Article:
A new study published Wednesday in Nature provides the first hard evidence that conservation spending to set up and protect nature reserves and parks is saving species.
Between 1992–2003, $14.4 billion was spent in total in the 109 countries studied, including Brazil and China. (Dollar amounts here are in what researchers call “international dollars,” a conversion from US dollars to account for differences in purchasing power in each country.) That investment resulted in a 29 percent-per-country average decrease in the rate of biodiversity decline between 1996–2008, the new paper concludes.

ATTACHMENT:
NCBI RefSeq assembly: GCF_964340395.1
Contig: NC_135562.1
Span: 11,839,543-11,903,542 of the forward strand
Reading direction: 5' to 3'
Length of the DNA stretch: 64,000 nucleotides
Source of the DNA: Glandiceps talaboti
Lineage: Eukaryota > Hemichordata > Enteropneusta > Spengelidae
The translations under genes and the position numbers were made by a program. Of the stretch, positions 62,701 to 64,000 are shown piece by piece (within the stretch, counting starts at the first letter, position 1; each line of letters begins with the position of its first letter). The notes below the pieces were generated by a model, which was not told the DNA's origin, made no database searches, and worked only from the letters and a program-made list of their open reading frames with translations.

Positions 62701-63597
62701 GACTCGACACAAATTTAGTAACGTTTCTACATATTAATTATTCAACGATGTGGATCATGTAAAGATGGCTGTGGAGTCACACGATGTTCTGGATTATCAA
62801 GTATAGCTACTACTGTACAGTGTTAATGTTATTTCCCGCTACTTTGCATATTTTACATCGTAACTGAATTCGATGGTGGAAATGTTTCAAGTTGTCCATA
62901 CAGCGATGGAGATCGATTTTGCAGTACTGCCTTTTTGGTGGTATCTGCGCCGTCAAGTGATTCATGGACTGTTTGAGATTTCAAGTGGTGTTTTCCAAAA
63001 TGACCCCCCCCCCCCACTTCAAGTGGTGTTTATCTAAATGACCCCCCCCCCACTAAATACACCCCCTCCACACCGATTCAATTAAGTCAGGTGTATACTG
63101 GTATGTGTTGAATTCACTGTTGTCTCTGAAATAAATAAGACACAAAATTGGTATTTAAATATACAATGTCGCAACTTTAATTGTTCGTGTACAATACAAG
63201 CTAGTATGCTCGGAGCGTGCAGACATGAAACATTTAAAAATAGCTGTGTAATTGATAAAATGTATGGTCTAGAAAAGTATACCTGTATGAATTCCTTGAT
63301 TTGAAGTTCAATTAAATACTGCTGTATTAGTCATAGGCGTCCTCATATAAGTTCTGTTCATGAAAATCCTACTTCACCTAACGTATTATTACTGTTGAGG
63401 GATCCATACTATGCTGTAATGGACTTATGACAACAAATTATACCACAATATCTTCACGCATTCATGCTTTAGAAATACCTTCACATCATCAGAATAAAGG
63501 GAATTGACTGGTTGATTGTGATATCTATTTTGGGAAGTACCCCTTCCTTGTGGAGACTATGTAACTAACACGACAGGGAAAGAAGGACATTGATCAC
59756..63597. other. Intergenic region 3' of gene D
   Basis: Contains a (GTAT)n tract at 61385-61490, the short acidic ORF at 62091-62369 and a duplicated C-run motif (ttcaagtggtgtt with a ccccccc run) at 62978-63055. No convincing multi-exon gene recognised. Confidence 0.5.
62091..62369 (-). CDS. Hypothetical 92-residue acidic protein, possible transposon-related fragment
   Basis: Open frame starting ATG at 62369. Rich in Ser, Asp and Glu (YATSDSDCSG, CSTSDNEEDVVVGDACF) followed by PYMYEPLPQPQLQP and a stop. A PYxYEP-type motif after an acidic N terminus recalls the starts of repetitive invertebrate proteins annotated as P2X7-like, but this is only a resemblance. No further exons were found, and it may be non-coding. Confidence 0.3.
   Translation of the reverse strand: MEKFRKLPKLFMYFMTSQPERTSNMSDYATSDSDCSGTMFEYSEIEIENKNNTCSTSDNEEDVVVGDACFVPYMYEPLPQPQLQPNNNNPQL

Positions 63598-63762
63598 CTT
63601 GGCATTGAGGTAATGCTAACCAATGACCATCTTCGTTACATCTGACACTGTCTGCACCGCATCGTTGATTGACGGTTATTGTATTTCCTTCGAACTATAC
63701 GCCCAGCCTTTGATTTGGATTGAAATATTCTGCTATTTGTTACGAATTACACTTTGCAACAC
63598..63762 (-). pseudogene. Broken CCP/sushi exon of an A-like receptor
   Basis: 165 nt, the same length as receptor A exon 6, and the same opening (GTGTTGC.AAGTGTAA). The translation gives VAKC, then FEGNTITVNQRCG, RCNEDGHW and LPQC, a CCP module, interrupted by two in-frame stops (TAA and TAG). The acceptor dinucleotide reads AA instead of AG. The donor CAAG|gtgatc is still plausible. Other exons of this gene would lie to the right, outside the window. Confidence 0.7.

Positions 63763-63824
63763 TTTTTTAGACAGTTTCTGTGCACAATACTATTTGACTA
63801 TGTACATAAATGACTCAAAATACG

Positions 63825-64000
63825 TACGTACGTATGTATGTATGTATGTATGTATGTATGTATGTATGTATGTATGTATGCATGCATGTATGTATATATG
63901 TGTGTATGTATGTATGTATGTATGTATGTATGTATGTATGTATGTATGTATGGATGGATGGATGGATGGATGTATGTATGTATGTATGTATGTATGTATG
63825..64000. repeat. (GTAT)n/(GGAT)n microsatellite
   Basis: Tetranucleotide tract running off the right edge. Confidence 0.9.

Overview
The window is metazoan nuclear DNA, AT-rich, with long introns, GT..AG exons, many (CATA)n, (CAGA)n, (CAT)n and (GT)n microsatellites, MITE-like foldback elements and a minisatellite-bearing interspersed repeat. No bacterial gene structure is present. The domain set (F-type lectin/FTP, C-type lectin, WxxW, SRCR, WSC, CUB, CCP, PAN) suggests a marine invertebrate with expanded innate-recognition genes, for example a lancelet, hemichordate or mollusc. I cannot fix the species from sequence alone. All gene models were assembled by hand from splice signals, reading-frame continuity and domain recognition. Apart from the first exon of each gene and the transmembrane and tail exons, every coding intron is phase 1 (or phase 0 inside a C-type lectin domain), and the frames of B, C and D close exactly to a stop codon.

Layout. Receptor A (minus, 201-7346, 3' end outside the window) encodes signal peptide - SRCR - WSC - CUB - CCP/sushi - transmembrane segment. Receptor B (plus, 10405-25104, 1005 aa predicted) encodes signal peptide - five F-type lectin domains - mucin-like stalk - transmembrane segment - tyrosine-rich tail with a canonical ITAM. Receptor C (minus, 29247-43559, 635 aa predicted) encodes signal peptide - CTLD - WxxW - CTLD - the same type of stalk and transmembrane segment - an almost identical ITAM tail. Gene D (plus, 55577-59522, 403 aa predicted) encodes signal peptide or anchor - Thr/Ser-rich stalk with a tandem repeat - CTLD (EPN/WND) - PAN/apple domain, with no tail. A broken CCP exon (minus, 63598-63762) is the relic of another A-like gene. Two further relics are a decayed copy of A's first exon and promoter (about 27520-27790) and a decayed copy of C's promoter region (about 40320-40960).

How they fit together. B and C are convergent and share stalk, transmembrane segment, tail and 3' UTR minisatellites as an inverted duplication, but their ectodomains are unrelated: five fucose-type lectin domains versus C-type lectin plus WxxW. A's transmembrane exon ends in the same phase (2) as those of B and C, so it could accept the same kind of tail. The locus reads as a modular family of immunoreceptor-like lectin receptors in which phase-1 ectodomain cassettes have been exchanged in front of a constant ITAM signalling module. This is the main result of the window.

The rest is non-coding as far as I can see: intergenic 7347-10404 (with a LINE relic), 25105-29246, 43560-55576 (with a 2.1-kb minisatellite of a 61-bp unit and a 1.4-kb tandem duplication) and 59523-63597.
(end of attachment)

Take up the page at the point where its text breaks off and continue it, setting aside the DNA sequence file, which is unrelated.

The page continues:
It takes a few years before investments in conservation show results, lead author Anthony Waldron, a conservation scientist at Oxford University, told me in a phone interview.
“Our study answers the big question about the effectiveness of conservation investments,” said Waldron. Most of the funding in that time period supported reserves and protected areas. “We only looked at spending that went …